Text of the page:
[Posted by Karl]
The President is attempting to claim credit for savings that (a) do not yet exist, (b) are not backed up by any specific changes in industry practices or government policies, and (c) are related to him only in that the groups announced they were adopting his quantitative goal. For all three of these reasons, the President’s claim that these savings will materialize is wildly unrealistic, and it is absurd to attach a per-family savings number to it.
RTWT, if only for the amusing sports analogy Hennessey rolls out. Moreover, it is not just people on the Right left unimpressed. The New York Times analysis of the event merely tries to draw a smiley face on the points Hennessey makes, while noting:
None of the proposals are enforceable, and none of the savings are guaranteed. Without such a guarantee, budget rules would normally prevent Congress from using the savings to pay for new initiatives to cover the uninsured.
Meanwhile, lefty blogger Ezra Klein has figured out that the photo-op had two sides:
[I]t’s not just the administration that benefits from the optics. It’s the medical industry. The fact that the White House is making a big deal of their support means it would be a big deal if they lost it. And so it’s worth asking what, exactly, the health care industry has committed itself to.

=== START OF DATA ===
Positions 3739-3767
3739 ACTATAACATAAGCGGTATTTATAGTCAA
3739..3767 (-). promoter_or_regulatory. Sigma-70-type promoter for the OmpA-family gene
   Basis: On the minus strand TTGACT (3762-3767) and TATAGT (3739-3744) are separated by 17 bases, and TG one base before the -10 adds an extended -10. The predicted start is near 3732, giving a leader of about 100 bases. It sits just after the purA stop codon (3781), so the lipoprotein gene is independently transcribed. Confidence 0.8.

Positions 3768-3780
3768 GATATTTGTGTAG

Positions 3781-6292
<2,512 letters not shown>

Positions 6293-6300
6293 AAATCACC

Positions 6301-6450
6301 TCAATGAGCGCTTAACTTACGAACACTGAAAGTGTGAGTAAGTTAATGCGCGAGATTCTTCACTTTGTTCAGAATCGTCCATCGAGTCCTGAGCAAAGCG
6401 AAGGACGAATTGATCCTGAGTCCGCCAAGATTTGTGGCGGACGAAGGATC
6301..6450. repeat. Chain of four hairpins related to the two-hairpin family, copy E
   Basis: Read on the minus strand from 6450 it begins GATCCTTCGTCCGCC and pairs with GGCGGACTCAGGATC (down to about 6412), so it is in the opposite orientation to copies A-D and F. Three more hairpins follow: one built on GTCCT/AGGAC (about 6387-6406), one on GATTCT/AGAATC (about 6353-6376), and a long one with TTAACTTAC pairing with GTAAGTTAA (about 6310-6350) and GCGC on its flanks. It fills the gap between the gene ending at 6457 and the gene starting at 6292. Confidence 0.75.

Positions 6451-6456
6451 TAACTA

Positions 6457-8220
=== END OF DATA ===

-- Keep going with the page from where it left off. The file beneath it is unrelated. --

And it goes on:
And the answer is: Not much. As one senior administration official said to me, “this is a commitment, not a plan.” The industry coalition has gestured towards various areas of potential savings — among them billing reform, health information technology, and linking payment to outcomes. But they’ve not presented a detailed proposal for attaining them. They have not set down enforcement mechanisms. Put simply, they are, at this juncture, helping the White House with its messaging. But that doesn’t mean they will help the White House with its legislation.
What we have, in other words, are promises of future cost containment that exist alongside concrete and continued opposition to the cost containment ideas that are actually on the table.
Indeed, Klein notes that the pharmaceutical industry and the device industry already successfully defeated one of Obama’s healthcare gambits in the original stimulus bill.
What next? Buried on Page A16, the New York Times reports that the 45 members of the Blue Dog Coalition in the House are protesting the secrecy of the committee chairmen writing the House bill. Alienating moderate Democrats seems like a dumb way to advance a government takeover of healthcare that is already unaffordable. The Obama administration has deliberately left its plan vague, on the theory that Clintoncare failed in 1994 after Hillary drafted a secret plan and dumped it on Congress. It is far from clear that Henry Waxman, George Miller and Charlie Rangel drafting a healthcare takeover in secret will be seen by the public as an improvement.
Update: That $2.2 trillion in savings promised at the photo-op? Try $215 billion.
Update x2: The “comparative effectiveness research” Obama already tried to get in the stimulus bill is already killing patients in Britain.